See the Evidence
Over the last 10+ years, the evidence supporting the dose-related risks of certain serious adverse events associated with nonsteroidal anti-inflammatory drugs (NSAIDs) has piled up—the higher the dose, the higher the risk.1-6 Using NSAIDs in today’s complex therapeutic landscape requires more attention and thought than ever before.
The Climate of Pain Management Is Shifting
Recent concerns about opioid use have led to a decline in opioid prescriptions for the first time since 1996, and may be the reason why NSAID prescriptions are on the rise.7,8
NSAIDs may now be more on the radar than ever, especially since recent CDC guidelines specifically recommend the use of nonopioid therapies as preferred treatment options for chronic pain.
—Vijay Sikand, MD
Fellow, American Academy of Family Physicians
Adjunct Assistant Professor of Medicine, Tufts University School of Medicine
Risks: The Root of the Dilemma
Pain is very real and can often be managed effectively with NSAIDs—but we must first consider the dose-related risks.
NSAID Doses in Excess
In an effort to ease their patients’ pain, doctors have a tendency to prescribe NSAIDs at high doses.
Research has shown that after a certain dose threshold, the analgesic response of NSAIDs reaches a ceiling effect, so patients won’t necessarily experience any greater pain relief, but they may have greater potential risk for dose-related adverse events.
—James Scheiman, MD
Professor, Division of Gastroenterology
Department of Internal Medicine, University of Michigan Medical School
Perception vs Reality
Your peers have taken notice of the NSAIDilemma and are starting to change how they speak with their patients and how they prescribe NSAIDs.
The FDA Role
Responsible NSAID dosing has been in the spotlight since FDA first released a Public Health Advisory in 2005.
Professional Medical Organizations Are in Agreement
Recommendations from professional medical organizations consistently advise using the lowest effective dose for the shortest duration.20-25
• At the lowest dose possible
• For the shortest period of time21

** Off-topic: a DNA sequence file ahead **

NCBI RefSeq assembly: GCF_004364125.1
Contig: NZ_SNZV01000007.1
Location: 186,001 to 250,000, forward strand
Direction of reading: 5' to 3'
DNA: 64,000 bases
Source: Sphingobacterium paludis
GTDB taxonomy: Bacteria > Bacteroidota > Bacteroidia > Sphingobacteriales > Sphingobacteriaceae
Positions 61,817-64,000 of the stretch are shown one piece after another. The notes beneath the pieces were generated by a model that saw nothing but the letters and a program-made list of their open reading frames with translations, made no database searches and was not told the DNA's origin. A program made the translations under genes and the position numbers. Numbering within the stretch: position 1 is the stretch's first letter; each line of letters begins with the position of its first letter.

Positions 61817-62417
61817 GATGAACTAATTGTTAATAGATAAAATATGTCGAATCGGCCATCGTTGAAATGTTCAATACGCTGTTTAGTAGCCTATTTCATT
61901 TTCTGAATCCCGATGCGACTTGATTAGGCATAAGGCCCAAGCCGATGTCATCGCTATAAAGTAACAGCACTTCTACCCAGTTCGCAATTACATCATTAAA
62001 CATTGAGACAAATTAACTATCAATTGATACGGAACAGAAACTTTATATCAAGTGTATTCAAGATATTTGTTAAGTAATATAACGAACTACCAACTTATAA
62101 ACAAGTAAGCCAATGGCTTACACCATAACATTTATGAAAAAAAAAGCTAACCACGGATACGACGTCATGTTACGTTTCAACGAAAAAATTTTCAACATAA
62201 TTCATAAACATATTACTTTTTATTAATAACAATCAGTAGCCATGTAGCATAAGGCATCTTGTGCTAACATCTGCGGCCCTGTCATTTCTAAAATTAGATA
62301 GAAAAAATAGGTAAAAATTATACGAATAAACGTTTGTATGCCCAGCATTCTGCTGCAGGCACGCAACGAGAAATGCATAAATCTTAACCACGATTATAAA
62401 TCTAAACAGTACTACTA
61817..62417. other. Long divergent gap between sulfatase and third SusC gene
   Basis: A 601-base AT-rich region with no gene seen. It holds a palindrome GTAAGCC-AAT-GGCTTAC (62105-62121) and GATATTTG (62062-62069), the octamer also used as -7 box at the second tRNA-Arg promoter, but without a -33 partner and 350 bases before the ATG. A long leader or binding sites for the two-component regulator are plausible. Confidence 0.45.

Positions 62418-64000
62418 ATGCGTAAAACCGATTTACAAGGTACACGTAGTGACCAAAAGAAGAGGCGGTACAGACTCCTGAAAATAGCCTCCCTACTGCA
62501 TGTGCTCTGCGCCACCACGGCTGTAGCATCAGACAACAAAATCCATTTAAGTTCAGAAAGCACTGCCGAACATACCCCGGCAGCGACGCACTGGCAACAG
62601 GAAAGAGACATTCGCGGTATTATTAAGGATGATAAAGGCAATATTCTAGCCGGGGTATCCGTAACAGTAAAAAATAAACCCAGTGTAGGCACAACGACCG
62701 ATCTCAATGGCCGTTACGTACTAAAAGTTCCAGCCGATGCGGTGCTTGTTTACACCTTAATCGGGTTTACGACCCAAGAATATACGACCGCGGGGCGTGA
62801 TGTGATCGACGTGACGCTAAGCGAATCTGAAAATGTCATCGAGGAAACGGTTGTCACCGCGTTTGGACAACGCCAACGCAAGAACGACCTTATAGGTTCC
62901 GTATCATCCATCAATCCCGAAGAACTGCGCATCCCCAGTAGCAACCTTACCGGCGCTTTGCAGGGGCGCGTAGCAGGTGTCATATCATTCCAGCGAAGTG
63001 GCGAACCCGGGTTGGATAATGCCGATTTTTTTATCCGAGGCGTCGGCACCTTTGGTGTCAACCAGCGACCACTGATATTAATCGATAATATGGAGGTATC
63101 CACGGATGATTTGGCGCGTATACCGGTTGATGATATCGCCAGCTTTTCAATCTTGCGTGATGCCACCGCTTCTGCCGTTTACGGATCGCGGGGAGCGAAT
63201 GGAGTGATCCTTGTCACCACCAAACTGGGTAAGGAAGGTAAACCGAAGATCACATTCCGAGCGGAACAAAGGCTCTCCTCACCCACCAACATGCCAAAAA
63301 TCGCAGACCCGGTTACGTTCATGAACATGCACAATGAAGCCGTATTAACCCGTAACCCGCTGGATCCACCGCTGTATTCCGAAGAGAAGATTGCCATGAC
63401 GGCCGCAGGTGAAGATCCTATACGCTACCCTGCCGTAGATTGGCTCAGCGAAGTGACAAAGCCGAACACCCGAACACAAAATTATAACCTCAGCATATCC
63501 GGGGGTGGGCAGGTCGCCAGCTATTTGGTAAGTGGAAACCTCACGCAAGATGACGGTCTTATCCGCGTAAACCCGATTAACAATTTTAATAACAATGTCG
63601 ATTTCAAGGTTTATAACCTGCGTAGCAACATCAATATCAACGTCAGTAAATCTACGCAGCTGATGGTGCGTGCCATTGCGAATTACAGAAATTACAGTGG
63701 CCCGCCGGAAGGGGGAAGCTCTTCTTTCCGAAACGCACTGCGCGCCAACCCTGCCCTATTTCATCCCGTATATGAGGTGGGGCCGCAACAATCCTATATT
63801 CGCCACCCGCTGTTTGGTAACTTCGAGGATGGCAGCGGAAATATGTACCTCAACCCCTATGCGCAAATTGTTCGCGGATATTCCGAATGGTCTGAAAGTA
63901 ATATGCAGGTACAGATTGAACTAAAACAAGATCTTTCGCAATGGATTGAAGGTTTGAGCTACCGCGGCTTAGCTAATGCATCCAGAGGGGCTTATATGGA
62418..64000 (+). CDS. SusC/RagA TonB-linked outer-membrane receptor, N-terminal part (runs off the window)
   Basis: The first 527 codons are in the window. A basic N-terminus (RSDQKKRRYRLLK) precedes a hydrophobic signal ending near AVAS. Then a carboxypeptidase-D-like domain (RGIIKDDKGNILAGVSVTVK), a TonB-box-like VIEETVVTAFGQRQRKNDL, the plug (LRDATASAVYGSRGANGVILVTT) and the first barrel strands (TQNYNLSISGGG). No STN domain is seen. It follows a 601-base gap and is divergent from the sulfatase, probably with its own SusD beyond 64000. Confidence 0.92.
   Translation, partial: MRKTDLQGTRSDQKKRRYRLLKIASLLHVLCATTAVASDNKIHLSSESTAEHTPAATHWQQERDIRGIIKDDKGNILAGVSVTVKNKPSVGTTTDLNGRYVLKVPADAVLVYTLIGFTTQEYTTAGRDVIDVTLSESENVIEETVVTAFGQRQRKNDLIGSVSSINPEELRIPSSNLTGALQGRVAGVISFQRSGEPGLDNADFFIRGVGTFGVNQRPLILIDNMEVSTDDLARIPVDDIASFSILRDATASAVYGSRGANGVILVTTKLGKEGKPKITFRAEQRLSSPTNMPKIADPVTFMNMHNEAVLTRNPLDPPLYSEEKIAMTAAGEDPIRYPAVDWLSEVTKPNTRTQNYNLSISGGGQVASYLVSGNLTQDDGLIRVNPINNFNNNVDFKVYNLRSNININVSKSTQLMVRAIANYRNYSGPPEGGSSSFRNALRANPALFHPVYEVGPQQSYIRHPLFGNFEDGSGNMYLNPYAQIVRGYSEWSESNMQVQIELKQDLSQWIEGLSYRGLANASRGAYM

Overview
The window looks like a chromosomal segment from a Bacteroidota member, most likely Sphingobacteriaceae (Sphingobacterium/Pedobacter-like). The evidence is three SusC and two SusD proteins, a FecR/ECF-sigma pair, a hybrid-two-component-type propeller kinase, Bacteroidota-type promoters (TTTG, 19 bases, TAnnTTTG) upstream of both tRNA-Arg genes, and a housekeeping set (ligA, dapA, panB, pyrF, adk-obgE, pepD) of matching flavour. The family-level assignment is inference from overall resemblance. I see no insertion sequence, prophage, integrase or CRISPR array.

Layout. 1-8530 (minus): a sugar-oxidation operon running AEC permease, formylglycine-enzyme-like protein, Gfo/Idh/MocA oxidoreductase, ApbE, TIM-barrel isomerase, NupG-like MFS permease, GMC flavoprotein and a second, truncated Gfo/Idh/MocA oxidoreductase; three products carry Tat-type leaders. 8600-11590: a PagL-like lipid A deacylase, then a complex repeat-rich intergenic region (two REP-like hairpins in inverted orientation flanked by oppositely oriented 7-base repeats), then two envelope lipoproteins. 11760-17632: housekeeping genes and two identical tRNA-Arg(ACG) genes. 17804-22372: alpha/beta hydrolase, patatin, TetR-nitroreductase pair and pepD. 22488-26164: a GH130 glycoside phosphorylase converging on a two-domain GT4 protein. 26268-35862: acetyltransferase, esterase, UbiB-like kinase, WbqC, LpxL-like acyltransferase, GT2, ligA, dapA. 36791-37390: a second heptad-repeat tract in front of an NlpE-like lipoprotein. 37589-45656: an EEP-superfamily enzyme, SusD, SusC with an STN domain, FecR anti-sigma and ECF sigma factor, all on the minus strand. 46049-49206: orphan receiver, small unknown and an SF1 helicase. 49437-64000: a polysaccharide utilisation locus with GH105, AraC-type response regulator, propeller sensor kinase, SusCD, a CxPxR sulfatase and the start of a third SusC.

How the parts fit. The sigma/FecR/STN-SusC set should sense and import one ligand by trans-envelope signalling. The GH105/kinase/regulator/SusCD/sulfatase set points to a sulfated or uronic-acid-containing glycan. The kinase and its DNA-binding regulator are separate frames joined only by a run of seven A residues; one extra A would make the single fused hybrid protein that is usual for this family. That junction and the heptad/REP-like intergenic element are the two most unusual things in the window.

1. García Rodríguez LA, Hernández-Díaz S. Relative risk of upper gastrointestinal complications among users of acetaminophen and nonsteroidal anti-inflammatory drugs. Epidemiology. 2001;12(5):570-576. 2. García Rodríguez LA, Tacconelli S, Patrignani P. Role of dose potency in the prediction of risk of myocardial infraction associated with nonsteroidal anti-inflammatory drugs in the general population. J Am Coll Cardiol. 2008;52(20):1628-1636. 3. Huerta C, Castellsague J, Varas-Lorenzo C, García Rodríguez LA. Nonsteroidal anti-inflammatory drugs and risk of ARF in the general population. Am J Kidney Dis. 2005;45(3):531-539. 4. Castellsague J, Riera-Guardia N, Calingaert B, et al; on behalf of the investigators of the Safety of Non-Steroidal Anti-Inflammatory Drugs (SOS) Project. Individual NSAIDs and upper gastrointestinal complications: a systematic review and meta-analysis of observational studies (the SOS Project). Drug Saf. 2012;35(12):1127-1146. 5. McGettigan P, Henry D. Cardiovascular risk with non-steroidal anti-inflammatory drugs: systematic review of population-based controlled observational studies. PLoS Med. 2011;8(9):1-18. 6. Coxib and traditional NSAID Trialists’ (CNT) Collaboration, Bhala N, Emberson J, Merhi A, et al. Vascular and upper gastrointestinal effects of non-steroidal anti-inflammatory drugs: meta-analyses of individual participant data from randomised trials. Lancet. 2013;382:769-779. 7. Goodnough A, Tavernise S. Opioid prescriptions drop for first time in two decades. The New York Times. May 20, 2016. http://www.nytimes.com/2016/05/21/health/opioid-prescriptions-drop-for-first-time-in-two-decades.html. Accessed August 15, 2016. 8. IMS National Prescription Audit, Total Prescriptions, 2011-2015. 9. White House Asks for More Than $1 Billion in New Funding for Opioid Addiction Treatment. NCADD. https://www.ncadd.org/blogs/in-the-news/white-house-asks-for-more-than-1-billion-in-new-funding-for-opioid-addiction-treatment. Published February 11, 2016. Accessed August 22, 2016. 10. Singh G, Triadafilopoulos G. Epidemiology of NSAID induced gastrointestinal complications. J Rheumatol. 1999;56:18-24. 11. Howard RL, Avery AJ, Slavenburg S, et al. What drugs cause preventable admissions to hospital? A systematic review. Br J Clin Pharmacol. 2007;63(2):136-147. 12. Helin-Salmivaara A, Virtanen A, Vesalainen R, et al. NSAID use and the risk of hospitalization for first myocardial infarction in the general population: a nationwide case-control study from Finland. Eur Heart J. 2006;27(14):1657-1663. 13. Helin-Salmivaara A, Saarelainen S, Grönroos JM, Vesalainen R, Klaukka T, Huupponen R. Risk of upper gastrointestinal events with the use of various NSAIDs: a case-control study in a general population. Scand J Gastroenterol. 2007;42(8):923-932. 14. Data on file, Iroko Pharmaceuticals, LLC. 15. Wilcox CM, Cryer B, Triadafilopoulos G. Patterns of use and public perception of over-the-counter pain relievers: focus on nonsteroidal antiinflammatory drugs. J Rheumatol. 2005;32(11):2218-2224. 16. Data on File. Iroko Pharmaceuticals, LLC. 2016 HCP NSAID Survey. September 2016. 17. US Food and Drug Administration. Public health advisory – FDA announces important changes and additional warnings for COX-2 selective and non-selective non-steroidal anti-inflammatory drugs (NSAIDs). http://www.fda.gov/Drugs/DrugSafety/PostmarketDrugSafetyInformationforPatientsandProviders/ucm150314.htm. Published April 7, 2005. Accessed August 15, 2016. 18. US Food and Drug Administration Drug Safety Communication: FDA strengthens warning that non-aspirin nonsteroidal anti-inflammatory drugs (NSAIDs) can cause heart attacks or strokes. http://www.fda.gov/Drugs/DrugSafety/ucm451800.htm. Published July 9, 2015. Accessed August 15, 2016. 19. US Food and Drug Administration. Joint meeting of the Arthritis Advisory Committee and the Drug Safety and Risk Management Advisory Committee: nonsteroidal anti-inflammatory drugs and cardiovascular thrombotic risk. http://www.fda.gov/downloads/AdvisoryCommittees/CommitteesMeetingMaterials/Drugs/ArthritisAdvisoryCommittee/UCM383180.pdf. Published February 10-11, 2014. Accessed August 15, 2016. 20. Anderson JL, Adams CD, Antman EM, et al. ACC/AHA 2007 guidelines for the management of patients with unstable angina/non-ST-elevation myocardial infarction: a report of the American College of Cardiology/American Heart Association Task Force on Practice Guidelines (writing committee to revise the 2002 guidelines for the management of patients with unstable angina/non-ST-elevation myocardial infarction). Circulation. 2007;116:e148-e304. 21. National Kidney Foundation. Pain medicines (analgesics). Available from: https://www.kidney.org/atoz/content/painMeds_Analgesics. Accessed August 15, 2016. 22. Wilcox CM, Allison J, Benzuly K, et al. Consensus development conference on the use of nonsteroidal anti-inflammatory agents, including cyclooxygenase-2 enzyme inhibitors and aspirin. Clin Gastroenterol Hepatol. 2006;4(9):1082-1089. 23. American College of Rheumatology Ad Hoc Group on Use of Selective and Nonselective Nonsteroidal Anti-inflammatory Drugs. Recommendations for use of selective and nonselective nonsteroidal anti-inflammatory drugs: an American College of Rheumatology white paper. Arthritis Rheum. 2008;59(8):1058-1073. 24. Zhang W, Moskowitz RW, Nuki G, et al. OARSI recommendations for the management of hip and knee osteoarthritis, Part II: OARSI evidence-based, expert consensus guidelines. Osteoarthritis Cartilage. 2008;16(2):137-162. 25. American Geriatrics Society Panel on the Pharmacological Management of Persistent Pain in Older Persons. J Am Geriatr Soc. 2009;57(8):1331-1346.